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Darrell Issa
Darrell Issa
Along party lines, the House Oversight and Government Reform Committee voted 23-17 this afternoon to issue a contempt citation against Attorney General Eric Holder. The citation resolution now moves on to the full House of Representatives. If the House supports it, this would be the first time an attorney general has been held in contempt by Congress. But other members of the executive branch have been. President Obama has invoked executive privilege in the case to withhold documents sought by the committee.

The issue that spurred the committee's vote is Holder's unwillingness to release documents and internal communications at the Department of Justice regarding the operation known as "Fast and Furious." That operation, run by the Bureau of Alcohol, Tobacco, Firearms and Explosives allowed guns bought in the United States to cross into Mexico. The idea was to nail straw purchasers of weapons in United States and also high-level members of Mexican drug gangs that obtained the weapons.

According to the 2011 report Fueling Cartel Violence prepared for Oversight Committee Chairman Darrell Issa (R-Calif.) and Senate Judiciary Committee Ranking Member Charles Grassley (R-Iowa), hundreds of firearms made their way into the arsenals of three of the largest drug cartels: Sinaloa, El Teo and La Familia.

Mexican authorities have claimed that as many as 150 people have been killed by these firearms in an ongoing war that has taken the lives of more than 50,000 people since 2006. Some 2,000-plus firearms are said to have made their way into Mexico as a result of "Fast and Furious." A U.S. Border Patrol agent, Brian Terry, was also killed with one of the weapons, an AK47-style firearm. Among the weapons allowed to leave the states were .50 caliber sniper rifles that may have made the difference in battles between cartel members and Mexican police.

While this is the first time an attorney general has faced a congressional contempt citation, under George W. Bush, White House Counsel Harriet Miers and Chief of Staff Joshua Bolten were held in contempt of Congress. Bush invoked executive privilege in their cases. Congress moved because Miers and Bolten would not cooperate in its investigation that the Justice Department was being used for political ends and that many U.S. attorneys had been fired for partisan reasons because they hadn't been viewed as loyal team players dedicated to carrying out the White House agenda.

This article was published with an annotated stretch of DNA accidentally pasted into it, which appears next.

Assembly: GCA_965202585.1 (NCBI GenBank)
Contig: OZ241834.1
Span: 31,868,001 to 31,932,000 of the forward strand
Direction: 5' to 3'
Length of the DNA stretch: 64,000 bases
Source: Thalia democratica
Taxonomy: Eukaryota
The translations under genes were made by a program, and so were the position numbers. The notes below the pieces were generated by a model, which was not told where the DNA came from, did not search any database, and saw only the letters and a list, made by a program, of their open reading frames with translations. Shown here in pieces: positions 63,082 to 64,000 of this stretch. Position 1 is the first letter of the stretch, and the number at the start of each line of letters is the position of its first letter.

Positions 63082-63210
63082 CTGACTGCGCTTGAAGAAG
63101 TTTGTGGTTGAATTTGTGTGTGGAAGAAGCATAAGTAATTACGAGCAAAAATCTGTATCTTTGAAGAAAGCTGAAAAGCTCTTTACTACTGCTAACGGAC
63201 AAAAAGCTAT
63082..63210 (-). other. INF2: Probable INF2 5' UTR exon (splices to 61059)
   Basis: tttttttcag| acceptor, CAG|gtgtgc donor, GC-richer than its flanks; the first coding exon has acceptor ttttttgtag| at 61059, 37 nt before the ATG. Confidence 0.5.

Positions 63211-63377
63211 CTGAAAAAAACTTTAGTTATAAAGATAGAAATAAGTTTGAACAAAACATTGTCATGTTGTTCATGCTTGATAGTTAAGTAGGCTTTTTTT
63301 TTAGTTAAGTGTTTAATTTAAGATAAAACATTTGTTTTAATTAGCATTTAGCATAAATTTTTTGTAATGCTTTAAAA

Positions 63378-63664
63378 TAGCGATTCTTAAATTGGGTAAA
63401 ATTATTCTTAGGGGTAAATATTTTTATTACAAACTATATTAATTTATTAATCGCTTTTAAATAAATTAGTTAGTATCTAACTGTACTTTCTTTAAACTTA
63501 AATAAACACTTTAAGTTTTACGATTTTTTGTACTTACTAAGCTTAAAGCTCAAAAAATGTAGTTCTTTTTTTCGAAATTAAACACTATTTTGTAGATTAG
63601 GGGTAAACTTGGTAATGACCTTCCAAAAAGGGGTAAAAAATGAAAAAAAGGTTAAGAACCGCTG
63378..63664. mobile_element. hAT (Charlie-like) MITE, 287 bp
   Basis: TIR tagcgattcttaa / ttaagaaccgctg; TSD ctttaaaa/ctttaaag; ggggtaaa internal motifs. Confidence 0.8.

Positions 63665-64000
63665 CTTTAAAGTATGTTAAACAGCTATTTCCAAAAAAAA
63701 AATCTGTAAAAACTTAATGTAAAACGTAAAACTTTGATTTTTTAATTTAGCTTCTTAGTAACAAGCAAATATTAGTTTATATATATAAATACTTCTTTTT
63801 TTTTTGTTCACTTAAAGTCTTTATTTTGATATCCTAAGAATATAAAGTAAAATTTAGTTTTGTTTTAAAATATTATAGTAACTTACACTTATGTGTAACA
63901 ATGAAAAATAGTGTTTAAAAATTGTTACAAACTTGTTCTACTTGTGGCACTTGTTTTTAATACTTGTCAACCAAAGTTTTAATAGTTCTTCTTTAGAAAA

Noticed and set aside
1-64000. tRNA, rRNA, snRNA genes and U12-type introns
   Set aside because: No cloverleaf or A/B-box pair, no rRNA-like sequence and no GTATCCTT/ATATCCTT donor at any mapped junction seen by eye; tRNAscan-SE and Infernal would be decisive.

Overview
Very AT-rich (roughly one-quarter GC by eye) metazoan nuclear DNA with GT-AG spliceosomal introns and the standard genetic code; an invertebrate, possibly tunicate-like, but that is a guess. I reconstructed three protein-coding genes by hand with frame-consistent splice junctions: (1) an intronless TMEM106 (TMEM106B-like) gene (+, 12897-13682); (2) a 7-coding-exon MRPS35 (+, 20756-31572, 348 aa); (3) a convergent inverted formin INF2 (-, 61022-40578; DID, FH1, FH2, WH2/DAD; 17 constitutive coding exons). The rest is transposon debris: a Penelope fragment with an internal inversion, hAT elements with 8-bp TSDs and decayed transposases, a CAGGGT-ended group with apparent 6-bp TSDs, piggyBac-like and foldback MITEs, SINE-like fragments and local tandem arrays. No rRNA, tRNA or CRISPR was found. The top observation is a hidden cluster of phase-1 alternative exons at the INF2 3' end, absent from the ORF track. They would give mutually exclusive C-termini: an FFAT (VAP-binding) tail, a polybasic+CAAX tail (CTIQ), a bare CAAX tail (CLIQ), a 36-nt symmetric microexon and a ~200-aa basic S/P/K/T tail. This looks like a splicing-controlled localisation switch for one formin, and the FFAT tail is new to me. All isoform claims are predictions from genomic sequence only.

While House Republicans have sought to make election-year hay out of the "Fast and Furious" mess, their concern about powerful weapons getting into the hands of drug cartels is limited.

The ATF has reported that there are 6,700 holders of Federal Firearms Licenses operating in the Southwest border areas of Arizona, California, New Mexico and Texas. But Republicans attached a rider to the 2013 fiscal-year budget that would prohibit spending by the ATF to enforce a rule requiring FFLs to report multiple sales of rifles. This would provide the bureau with enhanced ability to track possible straw purchases, one of the key ways guns make their way into Mexico. But the rider was attached by those who view the ATF move a measure to control legitimate gun sales.

2:10 PM PT: Clarification: Although House committees have voted for contempt citations against previous attorneys general, these have not been been brought to a vote in the House chambers.

2:15 PM PT: After the vote, Holder called it a “divisive action” that “does nothing to make any of our law enforcement agents safer.”

“It’s an election-year tactic intended to distract attention—and, as a result—has deflected critical resources from fulfilling what remains my top priority at the Department of Justice: Protecting the American people.”

Originally posted to Meteor Blades on Wed Jun 20, 2012 at 01:30 PM PDT.

Also republished by Daily Kos.

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